“Hamburg was a very pleasant experience for me, even though it was my first visit. I spent a lot of time in the city. My first impression was that it was that it seemed very quiet, and I was sure it was the sort of place where nothing ever happens. How wrong I was!
First there is the DOM, a travelling theme part that comes to the city center twice a year, and stays for a month. In terms of atmosphere, it’s a bit like Oktoberfest in Munich. In fact, there’s a parade of colorful festivals one after the other, all year round.
The city also has quite a noteworthy historic past, and the citizens of Hamburg (or Hamburgers, I suppose) are proud of it. As a major trading port and important center of the historic Hanseatic merchant alliance, Hamburg remains one of the richest cities in Germany, and a prestigious place to live.
One of my favorite districts is the Speicherstadt, which was once a merchant’s mecca. All goods were shipped through here, and this was where they decided the prices before sending them out across Europe. These days the old merchant houses have given way to office buildings, conference centers and museums. This is also where you’ll find the world’s largest model railway. It’s on three levels, and covers 5000m3! It’s a funny thing, but adults are harder to drag away from it than children!
In the part of the city which is bisected by canals, the easiest way to see the beautiful old brick buildings is by taking a boat trip. You can board one of these by travelling first to the Landungsbrücken S-bahn station, and from there heading not towards the Speicherstadt, but rather towards the shipbuilding docks. It’s interesting to see how they can cut a luxury cruise liner in half, insert a new section, then weld the whole thing back together again.
Hamburg’s ‘new kid on the block’ is HafenCity, which has been built on the part of the Speicherstadt that was obliterated during World War Two. This district is characterized by very modern, futuristic architecture. This may be the best symbol of Hamburg: a harmonious combination of the old and the new. On a pleasant Sunday afternoon it’s one of the best places to stroll, take pictures and relax by the many parks, promenades and piers.
Hamburg is now also one of Europe’s premier destinations for musicals. High-end productions of such famous shows as The Lion Kind and Tarzan are staged here, and the specially constructed theater can be reached from one of the shipbuilding docks, on stylized, lion-shaped boats. Hamburg also has a red-light district, similar to that of Amsterdam, called the Reeperbahn. Here everything is focused on entertainment, from theaters, bars and restaurants to discos and night clubs.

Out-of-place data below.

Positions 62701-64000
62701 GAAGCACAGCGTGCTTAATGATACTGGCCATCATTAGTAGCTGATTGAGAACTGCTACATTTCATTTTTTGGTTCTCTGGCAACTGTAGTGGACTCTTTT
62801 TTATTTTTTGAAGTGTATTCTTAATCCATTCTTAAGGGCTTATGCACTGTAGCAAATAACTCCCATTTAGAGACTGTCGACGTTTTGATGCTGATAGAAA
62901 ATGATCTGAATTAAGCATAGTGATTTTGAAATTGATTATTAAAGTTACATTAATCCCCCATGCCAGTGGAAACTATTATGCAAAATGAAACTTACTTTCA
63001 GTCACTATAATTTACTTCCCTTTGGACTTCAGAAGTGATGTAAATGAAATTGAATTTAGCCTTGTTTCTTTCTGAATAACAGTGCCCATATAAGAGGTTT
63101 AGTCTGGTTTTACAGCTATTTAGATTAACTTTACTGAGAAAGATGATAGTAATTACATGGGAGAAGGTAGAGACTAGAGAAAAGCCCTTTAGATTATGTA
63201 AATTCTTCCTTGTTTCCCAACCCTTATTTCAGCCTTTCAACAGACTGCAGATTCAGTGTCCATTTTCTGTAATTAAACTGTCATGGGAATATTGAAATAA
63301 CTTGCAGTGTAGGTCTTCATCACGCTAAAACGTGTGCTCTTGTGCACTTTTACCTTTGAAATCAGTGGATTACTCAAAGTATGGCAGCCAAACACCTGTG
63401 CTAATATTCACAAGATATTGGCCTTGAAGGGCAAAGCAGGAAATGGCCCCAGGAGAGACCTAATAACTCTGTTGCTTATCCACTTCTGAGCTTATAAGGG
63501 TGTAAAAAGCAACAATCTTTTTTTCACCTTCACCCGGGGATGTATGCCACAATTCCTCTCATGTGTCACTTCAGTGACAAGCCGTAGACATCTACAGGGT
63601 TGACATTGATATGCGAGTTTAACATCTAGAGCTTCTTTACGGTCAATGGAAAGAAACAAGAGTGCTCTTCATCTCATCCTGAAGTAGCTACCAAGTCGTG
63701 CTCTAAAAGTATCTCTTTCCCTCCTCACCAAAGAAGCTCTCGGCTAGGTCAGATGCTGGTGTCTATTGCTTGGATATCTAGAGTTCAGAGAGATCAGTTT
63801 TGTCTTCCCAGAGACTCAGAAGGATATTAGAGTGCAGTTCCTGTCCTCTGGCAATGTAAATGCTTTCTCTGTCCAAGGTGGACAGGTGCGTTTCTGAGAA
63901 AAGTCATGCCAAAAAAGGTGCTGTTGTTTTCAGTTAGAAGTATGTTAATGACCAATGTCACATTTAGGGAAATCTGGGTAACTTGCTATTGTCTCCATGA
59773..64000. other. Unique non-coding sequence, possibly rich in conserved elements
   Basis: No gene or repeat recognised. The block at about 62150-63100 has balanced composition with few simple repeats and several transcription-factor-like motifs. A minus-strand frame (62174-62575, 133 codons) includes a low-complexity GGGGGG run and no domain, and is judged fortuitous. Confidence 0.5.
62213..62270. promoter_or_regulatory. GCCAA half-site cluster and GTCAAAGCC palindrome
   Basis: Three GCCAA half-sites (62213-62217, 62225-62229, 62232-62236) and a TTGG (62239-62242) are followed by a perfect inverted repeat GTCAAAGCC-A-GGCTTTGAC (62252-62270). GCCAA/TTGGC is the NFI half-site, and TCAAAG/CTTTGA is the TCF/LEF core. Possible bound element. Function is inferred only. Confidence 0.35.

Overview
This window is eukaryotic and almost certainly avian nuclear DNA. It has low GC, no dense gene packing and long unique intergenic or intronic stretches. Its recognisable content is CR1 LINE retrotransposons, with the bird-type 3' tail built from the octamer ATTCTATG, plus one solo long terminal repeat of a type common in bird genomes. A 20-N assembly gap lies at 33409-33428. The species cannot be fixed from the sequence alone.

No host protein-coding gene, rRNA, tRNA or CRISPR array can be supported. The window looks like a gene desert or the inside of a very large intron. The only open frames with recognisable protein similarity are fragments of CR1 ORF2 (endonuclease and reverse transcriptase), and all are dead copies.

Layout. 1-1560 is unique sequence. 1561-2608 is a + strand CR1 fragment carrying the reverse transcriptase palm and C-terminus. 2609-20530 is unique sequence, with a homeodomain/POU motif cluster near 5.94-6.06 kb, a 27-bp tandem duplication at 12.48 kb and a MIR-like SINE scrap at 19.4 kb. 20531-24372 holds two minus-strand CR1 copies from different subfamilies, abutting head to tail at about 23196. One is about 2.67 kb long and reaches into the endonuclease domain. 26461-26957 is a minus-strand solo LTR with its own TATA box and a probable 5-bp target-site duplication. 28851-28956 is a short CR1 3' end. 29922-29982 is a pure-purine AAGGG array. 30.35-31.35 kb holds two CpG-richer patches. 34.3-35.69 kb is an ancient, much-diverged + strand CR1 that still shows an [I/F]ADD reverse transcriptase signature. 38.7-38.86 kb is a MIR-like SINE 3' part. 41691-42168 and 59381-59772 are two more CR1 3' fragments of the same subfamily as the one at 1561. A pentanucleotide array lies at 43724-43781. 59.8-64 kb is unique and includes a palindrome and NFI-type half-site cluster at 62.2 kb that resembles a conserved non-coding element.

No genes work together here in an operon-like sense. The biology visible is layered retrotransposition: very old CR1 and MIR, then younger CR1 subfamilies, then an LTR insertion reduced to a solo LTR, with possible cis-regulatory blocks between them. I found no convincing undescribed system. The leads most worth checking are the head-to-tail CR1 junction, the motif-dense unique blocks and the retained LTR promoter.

“One of my favorite parts of Hamburg is the Speicherstadt. This district is divided by numerous canals, each of which is lined by red-brick warehouses of the city’s merchants. This network of warehouses was once among the largest in the world, and goods from every corner of the world arrived here by ship, before being transported on to destinations across Europe. Today it is an architectural heritage site, and the warehouses have been transformed into galleries, offices, banks and luxury apartments. The HafenCity district was constructed on that part of the Speicherstadt which was destroyed during the Second World War. The modern architecture of this district, combined with the more historic appearance of the rest of the Speicherstadt, gives to this part of the city a unique atmosphere.” (2018)
“After unpacking our things, and despite the driving rain, we set off to explore the district. The rain didn’t bother us – we’re already used to the fact that in Hamburg, summer autumn or winter, the streets are almost always wet.
Hamburg is the most expensive city in Germany, and is home to the largest number of German millionaires. The shops are elegant, and the streets are clean. Unfortunately, certain ‘bad’ habits have begun to encroach. There are plenty of ‘disorderly’ young people, including many Arabs and Africans, who neither respect nor follow the ‘tüchtig’ (upstanding) habits of the city’s older inhabitants. The Germans themselves seem to be losing their former character, particularly in, for instance, their driving style. Germany used to be famous for following the rules of the road, but you can forget all about that, and cyclists are as willing as drivers to break the rules. Aggressive, selfish, horn-honking drivers, and no courtesy – and that goes for the native Germans as much as for the many rich Arab visitors.”